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CarbonVisuals [] is the "world leader" visualizing carbon dioxide emissions and other greenhouse gases.

Accordingly, CarbonVisuals have already developed several visualizations that aim to make such emissions feel more real, and in particular more graspable, as it compares the physical dimensions of several tons of CO2 emissions to everyday objects.

For instance, the CO2 emissions of the city of New York has been represented as a huge mountain of blueish balls - each basically representing 1 ton - that overgrow a 3D virtual city model of New York, while the according emissions statistics of its buildings has been turned into life-size - or huge-size - bar graphs. Alternative renditions, ranging from the level of a city- to that of a single potato, exist as well.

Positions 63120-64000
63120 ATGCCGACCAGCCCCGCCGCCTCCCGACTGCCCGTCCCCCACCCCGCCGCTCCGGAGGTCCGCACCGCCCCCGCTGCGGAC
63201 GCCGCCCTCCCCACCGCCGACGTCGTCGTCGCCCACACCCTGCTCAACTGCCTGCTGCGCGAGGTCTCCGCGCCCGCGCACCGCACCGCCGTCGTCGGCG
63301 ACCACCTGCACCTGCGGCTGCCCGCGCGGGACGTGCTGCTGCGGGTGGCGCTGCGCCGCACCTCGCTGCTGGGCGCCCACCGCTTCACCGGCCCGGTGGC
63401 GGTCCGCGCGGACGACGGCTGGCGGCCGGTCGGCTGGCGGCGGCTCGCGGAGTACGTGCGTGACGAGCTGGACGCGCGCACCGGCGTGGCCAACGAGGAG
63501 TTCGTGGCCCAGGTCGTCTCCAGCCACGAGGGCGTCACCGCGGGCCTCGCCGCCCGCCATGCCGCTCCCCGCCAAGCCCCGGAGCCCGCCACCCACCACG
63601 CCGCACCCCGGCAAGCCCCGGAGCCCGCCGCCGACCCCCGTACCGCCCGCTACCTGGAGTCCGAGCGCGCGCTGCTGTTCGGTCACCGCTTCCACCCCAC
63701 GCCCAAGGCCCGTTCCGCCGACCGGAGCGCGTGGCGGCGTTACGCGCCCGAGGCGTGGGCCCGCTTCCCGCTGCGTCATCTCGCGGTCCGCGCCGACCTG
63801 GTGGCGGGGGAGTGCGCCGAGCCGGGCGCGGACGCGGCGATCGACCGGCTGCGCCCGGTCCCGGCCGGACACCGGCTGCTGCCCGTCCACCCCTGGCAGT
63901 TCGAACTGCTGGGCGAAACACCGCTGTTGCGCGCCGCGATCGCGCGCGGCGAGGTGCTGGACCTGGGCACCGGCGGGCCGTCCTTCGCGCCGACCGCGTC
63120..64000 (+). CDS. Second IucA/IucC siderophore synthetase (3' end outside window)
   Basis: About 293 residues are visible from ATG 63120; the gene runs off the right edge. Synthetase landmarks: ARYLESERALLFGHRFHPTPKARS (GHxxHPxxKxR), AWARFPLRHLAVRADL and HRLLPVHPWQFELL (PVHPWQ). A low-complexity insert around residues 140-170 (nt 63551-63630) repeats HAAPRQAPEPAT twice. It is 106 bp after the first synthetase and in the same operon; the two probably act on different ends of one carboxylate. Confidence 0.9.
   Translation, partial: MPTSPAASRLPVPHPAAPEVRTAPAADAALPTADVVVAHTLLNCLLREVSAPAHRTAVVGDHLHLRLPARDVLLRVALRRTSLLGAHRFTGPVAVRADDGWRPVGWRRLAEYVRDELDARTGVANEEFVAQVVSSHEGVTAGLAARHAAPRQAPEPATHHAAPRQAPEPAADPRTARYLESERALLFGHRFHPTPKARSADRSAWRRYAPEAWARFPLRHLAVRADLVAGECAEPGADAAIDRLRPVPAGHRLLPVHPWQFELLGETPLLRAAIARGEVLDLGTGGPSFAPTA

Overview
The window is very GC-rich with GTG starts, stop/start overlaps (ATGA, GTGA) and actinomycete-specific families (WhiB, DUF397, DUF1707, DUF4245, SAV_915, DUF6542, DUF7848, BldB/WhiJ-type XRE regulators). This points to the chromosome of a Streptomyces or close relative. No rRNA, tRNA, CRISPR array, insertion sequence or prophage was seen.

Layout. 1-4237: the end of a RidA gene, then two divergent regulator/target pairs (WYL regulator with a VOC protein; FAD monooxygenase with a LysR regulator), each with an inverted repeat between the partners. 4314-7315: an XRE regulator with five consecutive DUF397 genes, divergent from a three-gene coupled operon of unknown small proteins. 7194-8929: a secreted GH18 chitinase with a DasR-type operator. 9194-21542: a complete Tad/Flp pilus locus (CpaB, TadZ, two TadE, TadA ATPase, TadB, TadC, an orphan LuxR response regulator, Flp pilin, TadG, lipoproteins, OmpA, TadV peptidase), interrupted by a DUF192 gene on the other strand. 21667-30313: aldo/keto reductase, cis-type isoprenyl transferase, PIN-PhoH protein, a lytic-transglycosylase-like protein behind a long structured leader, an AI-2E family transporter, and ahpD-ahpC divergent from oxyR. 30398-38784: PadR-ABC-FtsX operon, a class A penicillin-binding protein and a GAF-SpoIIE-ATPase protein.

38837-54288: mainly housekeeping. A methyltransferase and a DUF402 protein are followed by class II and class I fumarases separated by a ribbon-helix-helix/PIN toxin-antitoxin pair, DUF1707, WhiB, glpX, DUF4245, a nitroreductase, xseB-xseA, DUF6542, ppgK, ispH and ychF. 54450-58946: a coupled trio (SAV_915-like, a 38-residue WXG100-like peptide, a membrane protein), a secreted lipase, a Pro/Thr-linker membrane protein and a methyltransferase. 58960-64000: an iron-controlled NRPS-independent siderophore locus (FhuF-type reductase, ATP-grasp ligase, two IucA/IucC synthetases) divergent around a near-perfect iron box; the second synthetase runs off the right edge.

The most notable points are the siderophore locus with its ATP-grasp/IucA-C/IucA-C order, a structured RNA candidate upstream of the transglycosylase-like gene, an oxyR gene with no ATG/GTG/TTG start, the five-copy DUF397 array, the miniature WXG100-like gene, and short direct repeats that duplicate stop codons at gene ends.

Watch the movies below.






So, I'm curious -- how much is the data in the "carbon dioxide balloons" video, fudged, or "creatively shaped" for effect?

The "one year" pile appears to be much, much larger than 365 times the one-day pile. 400 one-day piles is only a 20x20 grid of one-day piles, and the one-year pile appears to be larger just on the base alone, than a 20x20 grid, plus it has the additional volume of the added height...

Mon 10 Dec 2012 at 10:19 PM
William Ray
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